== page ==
“I’m pleased to announce today an increase of up to £1.1 billion for police funding next year.”

Priti Patel, Twitter

December 16, 2021


Priti Patel’s claims that police funding was set to rise by £1.1bn may have been correct. However, there is a problem with the graph she attached showing a sharp rise in funding from £12.1bn in 2015/16 to £16.9bn in 2022/23.

The amounts of money detailed in the graph for each year are simply the funding figures announced at the time. This means that they don’t take into account inflation, reflecting the changing value of the pound. 

For example, the graph tweeted by Ms Patel and the Home Office shows a rise in police funding from £14.2bn to £15.4bn between 2019/20 and 2020/21. However, after adjusting for rising prices using the GDP deflator, £14.2bn in 2019/20 prices is equivalent to approximately £15.1bn in 2020/21 prices. In real terms, therefore, police funding increased by £0.3bn (from £15.1bn to £15.4bn).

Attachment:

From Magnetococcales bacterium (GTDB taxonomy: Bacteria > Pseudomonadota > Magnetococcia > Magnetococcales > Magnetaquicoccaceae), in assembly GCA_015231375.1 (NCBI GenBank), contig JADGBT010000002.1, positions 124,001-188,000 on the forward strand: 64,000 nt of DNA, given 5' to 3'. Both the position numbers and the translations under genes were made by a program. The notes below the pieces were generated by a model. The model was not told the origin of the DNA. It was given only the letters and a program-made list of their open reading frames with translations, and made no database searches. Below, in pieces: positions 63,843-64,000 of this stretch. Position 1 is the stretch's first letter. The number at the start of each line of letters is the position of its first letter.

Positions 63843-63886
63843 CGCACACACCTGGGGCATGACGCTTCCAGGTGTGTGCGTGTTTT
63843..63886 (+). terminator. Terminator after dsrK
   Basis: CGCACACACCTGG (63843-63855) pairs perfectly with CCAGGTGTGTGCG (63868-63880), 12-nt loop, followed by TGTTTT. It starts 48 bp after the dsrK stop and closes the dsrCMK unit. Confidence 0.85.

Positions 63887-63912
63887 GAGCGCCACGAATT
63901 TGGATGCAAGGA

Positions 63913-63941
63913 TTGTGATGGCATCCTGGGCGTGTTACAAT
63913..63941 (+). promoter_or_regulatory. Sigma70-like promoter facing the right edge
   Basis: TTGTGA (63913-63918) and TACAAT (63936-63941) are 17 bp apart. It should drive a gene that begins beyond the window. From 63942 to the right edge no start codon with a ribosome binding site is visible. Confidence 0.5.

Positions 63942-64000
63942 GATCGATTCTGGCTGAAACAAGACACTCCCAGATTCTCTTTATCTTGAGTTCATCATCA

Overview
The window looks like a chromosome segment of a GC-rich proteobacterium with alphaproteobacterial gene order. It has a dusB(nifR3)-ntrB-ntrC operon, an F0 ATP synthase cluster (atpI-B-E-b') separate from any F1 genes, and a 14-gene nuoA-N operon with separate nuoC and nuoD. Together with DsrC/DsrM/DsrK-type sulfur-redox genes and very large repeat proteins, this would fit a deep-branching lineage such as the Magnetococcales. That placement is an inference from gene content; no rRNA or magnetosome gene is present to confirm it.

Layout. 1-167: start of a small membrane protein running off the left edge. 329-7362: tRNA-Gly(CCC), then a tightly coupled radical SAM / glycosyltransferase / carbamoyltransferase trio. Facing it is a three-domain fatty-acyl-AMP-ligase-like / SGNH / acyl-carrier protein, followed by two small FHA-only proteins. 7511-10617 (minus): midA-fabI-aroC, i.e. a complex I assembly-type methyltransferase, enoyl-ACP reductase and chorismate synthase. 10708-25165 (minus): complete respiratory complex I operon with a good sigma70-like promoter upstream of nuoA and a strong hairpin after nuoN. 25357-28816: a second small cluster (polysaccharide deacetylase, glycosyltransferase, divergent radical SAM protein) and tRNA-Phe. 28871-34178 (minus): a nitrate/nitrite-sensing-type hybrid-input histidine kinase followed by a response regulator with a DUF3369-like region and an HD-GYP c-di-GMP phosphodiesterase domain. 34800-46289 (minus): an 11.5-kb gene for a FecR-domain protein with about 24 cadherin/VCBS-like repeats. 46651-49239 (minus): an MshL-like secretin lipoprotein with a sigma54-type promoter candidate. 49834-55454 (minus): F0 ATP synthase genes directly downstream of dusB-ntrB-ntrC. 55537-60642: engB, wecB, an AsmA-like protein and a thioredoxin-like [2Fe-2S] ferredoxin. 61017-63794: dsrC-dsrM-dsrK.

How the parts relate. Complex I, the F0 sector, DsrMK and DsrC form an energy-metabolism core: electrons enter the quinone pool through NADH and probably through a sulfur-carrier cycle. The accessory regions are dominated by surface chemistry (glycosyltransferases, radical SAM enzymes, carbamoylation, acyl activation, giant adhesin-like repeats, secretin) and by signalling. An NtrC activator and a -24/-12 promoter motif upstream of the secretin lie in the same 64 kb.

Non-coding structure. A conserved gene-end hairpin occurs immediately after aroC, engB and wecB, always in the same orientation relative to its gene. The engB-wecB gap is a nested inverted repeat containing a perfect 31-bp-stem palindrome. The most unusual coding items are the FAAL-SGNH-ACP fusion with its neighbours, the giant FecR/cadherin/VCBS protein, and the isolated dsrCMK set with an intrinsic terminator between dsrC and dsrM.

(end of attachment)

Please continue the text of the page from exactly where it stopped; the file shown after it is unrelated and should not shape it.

In 2015/16 police funding was £12.1bn in cash terms—representing the first and lowest point on the graph. However, if we apply the GDP deflator, this amounts to £14bn in 2020/21 money. 

A graph produced by the Institute for Government (IfG) demonstrates this more clearly, showing the change in gross police spending in England and Wales from 2009/10 to 2019/20. It shows a very different picture to the graph tweeted by the Home Office and Ms Patel, with a slight decrease in police spending in real terms between 2014/15 and 2016/17. 

According to the IfG analysis of government figures, gross police spending dropped sharply by more than 14% between 2009/10 and 2013/14. It remained below this level until 2019/20. 

For an exemplary analysis, see FullFact


Priti Patel’s Tweet was misleading her Twitter followers about police funding.

We approached Ms Patel’s office and the Home Office for comment, but no reply.